11. A gas and heat exchange apparatus according to claim 1 wherein each hollow member has at least three different types of internal members, each internal member being disc-shaped and having a circular surface,
at least one first type of internal member located at the upper and lower ends of the hollow member, the first type of internal member having a plurality of openings on its circular surface, the openings providing an even distribution of fluid around the diameter of the hollow member,
at least one second type of internal member spaced from the upper first type of internal member, each second type of internal member having a plurality of openings on its circular surface, the openings of two different sizes, the first sized openings in the second type of internal member of approximately 40 mm in diameter, and the second sized openings in the second type of internal member of approximately 15 mm in diameter, the two different sized openings alternated around the circular surface of the internal member, and
at least one third type of internal member spaced from the lowest second type of internal member and above the lower internal member of the first type, each third type of internal member having a plurality of openings on its circular surface, the openings of two different sizes, the first sized openings in the second type of internal member of approximately 40 mm in diameter, and the second sized openings in the second type of internal member of approximately 20 mm in diameter, the two different sized openings alternated around the circular surface of the internal member.
12. A gas and heat exchange apparatus according to claim 11 wherein each second type of internal member is associated with a mesh member having a plurality of openings of approximately 1 mm width therein.
13. A gas and heat exchange apparatus according to claim 12 wherein each third type of internal member is associated with a mesh member having a plurality of openings therein which are smaller than the openings of the mesh member associated with the second type of internal member.
14. A gas and heat exchange apparatus according to claim 1 wherein the internal members are associated with the hollow member such that the openings on the internal members are not aligned.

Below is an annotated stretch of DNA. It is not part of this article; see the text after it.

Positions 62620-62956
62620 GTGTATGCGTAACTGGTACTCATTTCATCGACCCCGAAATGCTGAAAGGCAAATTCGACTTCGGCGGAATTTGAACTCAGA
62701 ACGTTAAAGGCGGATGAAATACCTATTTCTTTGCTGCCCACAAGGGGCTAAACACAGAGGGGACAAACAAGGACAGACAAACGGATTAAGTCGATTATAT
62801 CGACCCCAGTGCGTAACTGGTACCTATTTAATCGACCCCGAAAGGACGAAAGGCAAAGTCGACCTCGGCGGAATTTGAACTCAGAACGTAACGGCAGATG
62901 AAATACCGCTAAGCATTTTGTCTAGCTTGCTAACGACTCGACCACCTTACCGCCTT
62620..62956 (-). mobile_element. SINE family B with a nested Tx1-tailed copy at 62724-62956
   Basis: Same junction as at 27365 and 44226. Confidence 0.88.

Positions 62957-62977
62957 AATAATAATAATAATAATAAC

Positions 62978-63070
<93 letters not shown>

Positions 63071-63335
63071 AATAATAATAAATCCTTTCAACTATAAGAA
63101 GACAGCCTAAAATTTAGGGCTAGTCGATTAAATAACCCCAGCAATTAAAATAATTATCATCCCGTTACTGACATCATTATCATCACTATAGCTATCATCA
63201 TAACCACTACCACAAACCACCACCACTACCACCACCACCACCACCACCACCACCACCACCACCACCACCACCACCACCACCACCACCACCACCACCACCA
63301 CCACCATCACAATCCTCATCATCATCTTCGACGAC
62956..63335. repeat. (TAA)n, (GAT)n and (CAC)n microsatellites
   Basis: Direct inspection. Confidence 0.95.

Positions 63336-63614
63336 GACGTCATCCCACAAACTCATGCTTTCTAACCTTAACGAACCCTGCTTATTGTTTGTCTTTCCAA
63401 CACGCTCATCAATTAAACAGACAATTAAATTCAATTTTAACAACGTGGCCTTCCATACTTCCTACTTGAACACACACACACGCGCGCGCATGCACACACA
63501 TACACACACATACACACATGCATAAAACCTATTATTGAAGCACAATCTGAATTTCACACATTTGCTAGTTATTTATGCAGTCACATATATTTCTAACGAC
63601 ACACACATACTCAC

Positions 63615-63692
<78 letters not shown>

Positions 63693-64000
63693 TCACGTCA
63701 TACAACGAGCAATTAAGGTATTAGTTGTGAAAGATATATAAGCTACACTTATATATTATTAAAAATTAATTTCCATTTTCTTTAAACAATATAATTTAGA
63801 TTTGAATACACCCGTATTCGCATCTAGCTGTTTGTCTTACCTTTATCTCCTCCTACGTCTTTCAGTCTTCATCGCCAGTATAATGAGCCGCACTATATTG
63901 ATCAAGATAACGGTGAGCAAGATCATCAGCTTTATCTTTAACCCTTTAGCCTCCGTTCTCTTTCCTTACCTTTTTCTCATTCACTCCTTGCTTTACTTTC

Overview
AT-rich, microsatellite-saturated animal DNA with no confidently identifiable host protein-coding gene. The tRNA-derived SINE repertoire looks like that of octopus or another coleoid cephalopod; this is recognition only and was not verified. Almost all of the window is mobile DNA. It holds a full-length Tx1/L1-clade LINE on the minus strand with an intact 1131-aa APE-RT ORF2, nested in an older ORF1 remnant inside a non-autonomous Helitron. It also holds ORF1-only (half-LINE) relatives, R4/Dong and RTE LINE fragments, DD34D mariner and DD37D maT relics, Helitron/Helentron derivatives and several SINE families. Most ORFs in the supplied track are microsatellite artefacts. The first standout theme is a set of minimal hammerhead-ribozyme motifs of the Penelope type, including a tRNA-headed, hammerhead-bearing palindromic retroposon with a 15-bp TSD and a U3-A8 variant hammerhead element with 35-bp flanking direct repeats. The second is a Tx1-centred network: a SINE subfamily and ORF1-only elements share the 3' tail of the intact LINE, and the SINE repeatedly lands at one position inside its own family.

15. A gas and heat exchange apparatus according to claim 1 wherein the means for gas intake and exhaust is in fluid contact with the upper end of the at least one hollow member to allow a flow of gases, particularly air, into and out of the at least one hollow member.
16. A gas and heat exchange apparatus according to claim 15 wherein the means for gas intake and exhaust are T-shaped, the vertical portion of the T-shaped means associated with an upper end of the at least one hollow member.
17. A gas and heat exchange apparatus according to claim 16 wherein the crosspiece of the T-shaped means has elbow joints on either end, the elbow joints associated with a filter cap member.
18. A gas and heat exchange apparatus according to claim 1 wherein the means for draining the hollow member is an opening at a lower end of the at least one hollow member, the opening in substantially fluid tight connection with an elongate tubular member associated with a hydroponic apparatus.
19. A gas and heat exchange apparatus according to claim 1 wherein the means for adding liquid to the upper end of the hollow members is a system of pipes leading from a storage tank or from a hydroponic apparatus, the system of pipes operatively associated with a pump means, to pump the water/nutrient from the storage tank or hydroponic apparatus to the upper end of the at least one hollow member.
20. A gas and heat exchange apparatus according to claim 19 wherein the system of pipes is attached to the outside of the at least one hollow member.
Description

This application is a Divisional of prior U.S. patent application Ser. No. 10/497,980, filed Sep. 27, 2004, now U.S. Pat. No. 7,222,841.

FIELD OF THE INVENTION

The present invention relates to a gas and heat exchange apparatus for use with a hydroponic growth system and in particular to one which increases the cooling and aeration of the water/nutrient mix whilst decreasing the loss of liquid due to evaporation.

BACKGROUND ART

In hydroponics, water/nutrients are generally kept in a large storage tank and recycled. This liquid is often heated through conduction or thermal heating by the sun. It must therefore generally be cooled before it can be applied to the plants. Also generally there can be a build up of noxious gases within the storage tank. If the storage tank is sealed, then those gases may be forced into solution. This gas may be deleterious to the plant life if absorbed.